TEHRAN – After one year of Donald Trump’s presidency, we see an increase in public discontent over his performance at the White House. Various polls conducted in the United States, especially in recent months, show that Trump has little popularity with American voters. On the other hand, Republican defeat in the state of Alabama, after […]
TEHRAN – After one year of Donald Trump’s presidency, we see an increase in public discontent over his performance at the White House. Various polls conducted in the United States, especially in recent months, show that Trump has little popularity with American voters. On the other hand, Republican defeat in the state of Alabama, after 25 years, indicates a decrease in the popularity of Trump and the Republican Party.
Many American analysts say that if Republicans fail in this year’s mid-term elections for the Democratic congressional elections, they will also be defeated by the presidential elections of 2020. In that case, we will no longer see Trump’s presence again at the White House. In such a situation, the president of the United States, by falsely reading the polls, is trying to continue to be successful as a president!
Newsweek reported that as the clock counts down the final hours of 2017, a fundraising committee for President Donald Trump and Vice President Mike Pence is ending the year by releasing an “Inaugural Year Approval” survey that doesn’t permit respondents to rate Trump’s first year in the White House badly. The poll, which can be seen on DonaldJTrump.com, is labeled “Official Presidential Job Performance Poll.”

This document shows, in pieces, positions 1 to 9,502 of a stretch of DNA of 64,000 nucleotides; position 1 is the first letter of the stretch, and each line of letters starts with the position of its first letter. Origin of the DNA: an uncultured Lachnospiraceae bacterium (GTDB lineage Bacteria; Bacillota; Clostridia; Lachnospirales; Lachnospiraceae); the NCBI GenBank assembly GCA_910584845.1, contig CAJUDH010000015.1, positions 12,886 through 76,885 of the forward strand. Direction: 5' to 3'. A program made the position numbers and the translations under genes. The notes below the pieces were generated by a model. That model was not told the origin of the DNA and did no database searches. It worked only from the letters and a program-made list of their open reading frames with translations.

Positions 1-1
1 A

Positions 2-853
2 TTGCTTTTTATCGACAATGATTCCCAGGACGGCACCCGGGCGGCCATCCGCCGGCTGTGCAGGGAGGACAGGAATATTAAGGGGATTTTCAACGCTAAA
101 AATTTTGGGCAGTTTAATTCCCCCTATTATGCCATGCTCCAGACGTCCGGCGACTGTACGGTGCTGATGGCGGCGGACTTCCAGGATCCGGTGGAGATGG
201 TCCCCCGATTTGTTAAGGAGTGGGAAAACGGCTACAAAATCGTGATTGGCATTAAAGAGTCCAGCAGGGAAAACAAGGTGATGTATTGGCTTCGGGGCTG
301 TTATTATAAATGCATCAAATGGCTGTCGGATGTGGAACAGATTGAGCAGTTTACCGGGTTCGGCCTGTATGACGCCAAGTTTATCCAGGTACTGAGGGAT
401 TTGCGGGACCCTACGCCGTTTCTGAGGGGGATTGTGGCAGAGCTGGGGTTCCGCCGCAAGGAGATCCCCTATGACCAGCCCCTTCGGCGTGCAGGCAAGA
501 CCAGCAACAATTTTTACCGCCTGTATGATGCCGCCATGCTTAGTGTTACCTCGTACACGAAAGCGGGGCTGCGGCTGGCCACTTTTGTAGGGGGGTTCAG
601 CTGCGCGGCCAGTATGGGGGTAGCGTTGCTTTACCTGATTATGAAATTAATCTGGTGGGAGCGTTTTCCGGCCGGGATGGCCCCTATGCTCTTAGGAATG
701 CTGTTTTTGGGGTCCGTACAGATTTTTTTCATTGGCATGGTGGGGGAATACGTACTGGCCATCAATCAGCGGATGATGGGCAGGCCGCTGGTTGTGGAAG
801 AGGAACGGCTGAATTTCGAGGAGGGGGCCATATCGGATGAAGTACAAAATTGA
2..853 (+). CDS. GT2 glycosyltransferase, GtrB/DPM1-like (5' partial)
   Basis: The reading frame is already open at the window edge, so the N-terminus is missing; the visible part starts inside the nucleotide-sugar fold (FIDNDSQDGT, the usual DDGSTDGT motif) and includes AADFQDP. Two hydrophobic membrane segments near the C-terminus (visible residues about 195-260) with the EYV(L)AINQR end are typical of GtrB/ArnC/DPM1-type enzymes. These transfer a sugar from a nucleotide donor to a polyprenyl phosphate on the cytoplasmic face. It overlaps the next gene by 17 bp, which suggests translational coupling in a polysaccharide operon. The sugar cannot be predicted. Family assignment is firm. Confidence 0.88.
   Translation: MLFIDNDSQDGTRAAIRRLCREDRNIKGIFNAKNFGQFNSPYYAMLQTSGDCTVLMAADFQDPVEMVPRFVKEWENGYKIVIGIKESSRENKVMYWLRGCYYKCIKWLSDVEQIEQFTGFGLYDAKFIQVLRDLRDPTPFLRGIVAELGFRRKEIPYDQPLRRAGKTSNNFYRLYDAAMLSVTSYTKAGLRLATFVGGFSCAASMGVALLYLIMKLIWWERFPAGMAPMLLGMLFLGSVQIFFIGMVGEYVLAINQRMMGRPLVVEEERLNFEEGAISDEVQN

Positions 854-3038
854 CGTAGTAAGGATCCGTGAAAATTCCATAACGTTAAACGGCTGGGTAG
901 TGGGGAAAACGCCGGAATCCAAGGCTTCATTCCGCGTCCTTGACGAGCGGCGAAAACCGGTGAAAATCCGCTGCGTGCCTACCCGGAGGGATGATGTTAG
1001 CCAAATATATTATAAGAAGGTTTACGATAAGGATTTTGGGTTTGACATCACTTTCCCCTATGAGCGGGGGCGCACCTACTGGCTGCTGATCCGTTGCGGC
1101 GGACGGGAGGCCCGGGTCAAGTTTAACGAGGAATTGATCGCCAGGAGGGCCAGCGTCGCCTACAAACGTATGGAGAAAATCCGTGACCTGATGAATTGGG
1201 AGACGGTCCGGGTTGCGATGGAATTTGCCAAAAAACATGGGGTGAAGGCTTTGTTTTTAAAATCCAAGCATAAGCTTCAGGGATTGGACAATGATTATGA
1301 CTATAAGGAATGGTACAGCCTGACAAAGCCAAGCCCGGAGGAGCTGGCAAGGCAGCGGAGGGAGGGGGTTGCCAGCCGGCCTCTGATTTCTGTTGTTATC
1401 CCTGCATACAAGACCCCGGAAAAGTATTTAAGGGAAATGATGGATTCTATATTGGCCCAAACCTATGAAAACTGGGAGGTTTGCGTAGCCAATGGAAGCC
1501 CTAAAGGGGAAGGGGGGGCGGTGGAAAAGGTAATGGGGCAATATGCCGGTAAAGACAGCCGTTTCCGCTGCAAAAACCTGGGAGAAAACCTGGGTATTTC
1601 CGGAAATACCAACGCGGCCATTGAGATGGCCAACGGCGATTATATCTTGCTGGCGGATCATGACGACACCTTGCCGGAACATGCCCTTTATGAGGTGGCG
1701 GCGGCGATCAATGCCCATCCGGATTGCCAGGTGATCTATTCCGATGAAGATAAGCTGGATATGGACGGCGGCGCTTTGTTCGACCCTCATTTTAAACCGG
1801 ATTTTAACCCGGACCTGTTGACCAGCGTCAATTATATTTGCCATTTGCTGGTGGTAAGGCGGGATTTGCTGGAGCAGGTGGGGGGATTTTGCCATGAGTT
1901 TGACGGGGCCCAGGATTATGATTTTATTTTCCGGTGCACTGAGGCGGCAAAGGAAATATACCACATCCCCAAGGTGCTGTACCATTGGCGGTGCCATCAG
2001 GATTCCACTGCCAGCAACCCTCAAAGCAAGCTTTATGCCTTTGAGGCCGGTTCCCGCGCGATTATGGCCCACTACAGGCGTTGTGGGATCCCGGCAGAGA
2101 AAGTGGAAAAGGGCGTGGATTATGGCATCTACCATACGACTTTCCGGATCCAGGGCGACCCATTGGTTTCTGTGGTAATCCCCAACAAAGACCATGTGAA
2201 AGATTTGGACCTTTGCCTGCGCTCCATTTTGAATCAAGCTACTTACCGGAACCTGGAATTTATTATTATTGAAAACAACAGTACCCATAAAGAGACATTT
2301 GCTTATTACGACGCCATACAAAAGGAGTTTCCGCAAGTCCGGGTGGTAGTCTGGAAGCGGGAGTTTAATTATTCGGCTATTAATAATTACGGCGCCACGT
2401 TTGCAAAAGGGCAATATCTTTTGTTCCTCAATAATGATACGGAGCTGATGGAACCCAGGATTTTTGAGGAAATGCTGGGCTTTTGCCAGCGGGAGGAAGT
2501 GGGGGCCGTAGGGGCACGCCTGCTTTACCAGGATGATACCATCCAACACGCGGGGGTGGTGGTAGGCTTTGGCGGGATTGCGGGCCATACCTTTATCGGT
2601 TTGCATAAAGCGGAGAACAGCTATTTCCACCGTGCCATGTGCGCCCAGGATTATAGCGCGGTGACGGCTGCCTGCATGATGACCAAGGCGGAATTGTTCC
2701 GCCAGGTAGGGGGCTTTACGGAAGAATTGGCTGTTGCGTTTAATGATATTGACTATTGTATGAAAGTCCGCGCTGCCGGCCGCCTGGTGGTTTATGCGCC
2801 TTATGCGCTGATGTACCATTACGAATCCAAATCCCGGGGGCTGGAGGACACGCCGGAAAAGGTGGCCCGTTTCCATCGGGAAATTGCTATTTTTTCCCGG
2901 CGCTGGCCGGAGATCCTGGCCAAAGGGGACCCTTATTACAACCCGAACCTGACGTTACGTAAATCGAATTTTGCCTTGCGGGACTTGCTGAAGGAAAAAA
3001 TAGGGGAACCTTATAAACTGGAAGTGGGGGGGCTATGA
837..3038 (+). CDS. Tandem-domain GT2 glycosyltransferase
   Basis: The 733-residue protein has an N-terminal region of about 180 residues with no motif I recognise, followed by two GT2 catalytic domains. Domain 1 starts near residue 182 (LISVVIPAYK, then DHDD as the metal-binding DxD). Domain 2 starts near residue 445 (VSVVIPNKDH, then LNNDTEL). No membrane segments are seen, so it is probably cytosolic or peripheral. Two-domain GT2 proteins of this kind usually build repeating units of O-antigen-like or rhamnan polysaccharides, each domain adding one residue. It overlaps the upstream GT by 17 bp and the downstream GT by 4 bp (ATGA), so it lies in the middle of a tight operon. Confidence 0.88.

It has already drawn some smirks, snarks and accusations of bias from Twitter users, because of its first question: “How would you rate President Trump’s first year in office (2017)?” The only answers offered are: “Great,” “Good,” “Okay” or “Other.”
For the second question, “How would you rate President Obama’s first year in office (2009)?” there is one more option: “Poor.”
Other tweeters ridiculed the survey and rejoiced in the opportunity to give unfiltered feedback to Trump in the blank text box marked “Other.” There’s another element of the poll that has some cranky and suspicious: respondents must submit identifying information, including their names and email addresses, raising concerns that the details will be raided for marketing purposes.
The site’s fine print below the form notes that, “by providing your phone number, you are consenting to receive calls and texts, including autodialed and automated calls and texts, to that number from TMAGAC and its participating committees.”
@jenniezcarr tweeted: “Got this Inaugural Year Opinion Poll in an email from Trump Headquarters BONUS: Can’t submit a response unless you enroll in ongoing texts from Trump FUTURE HEADLINE: Trump’s first year receives 98% approval rating.”
The survey can be found on the Trump/Pence website, and is being sent out via email.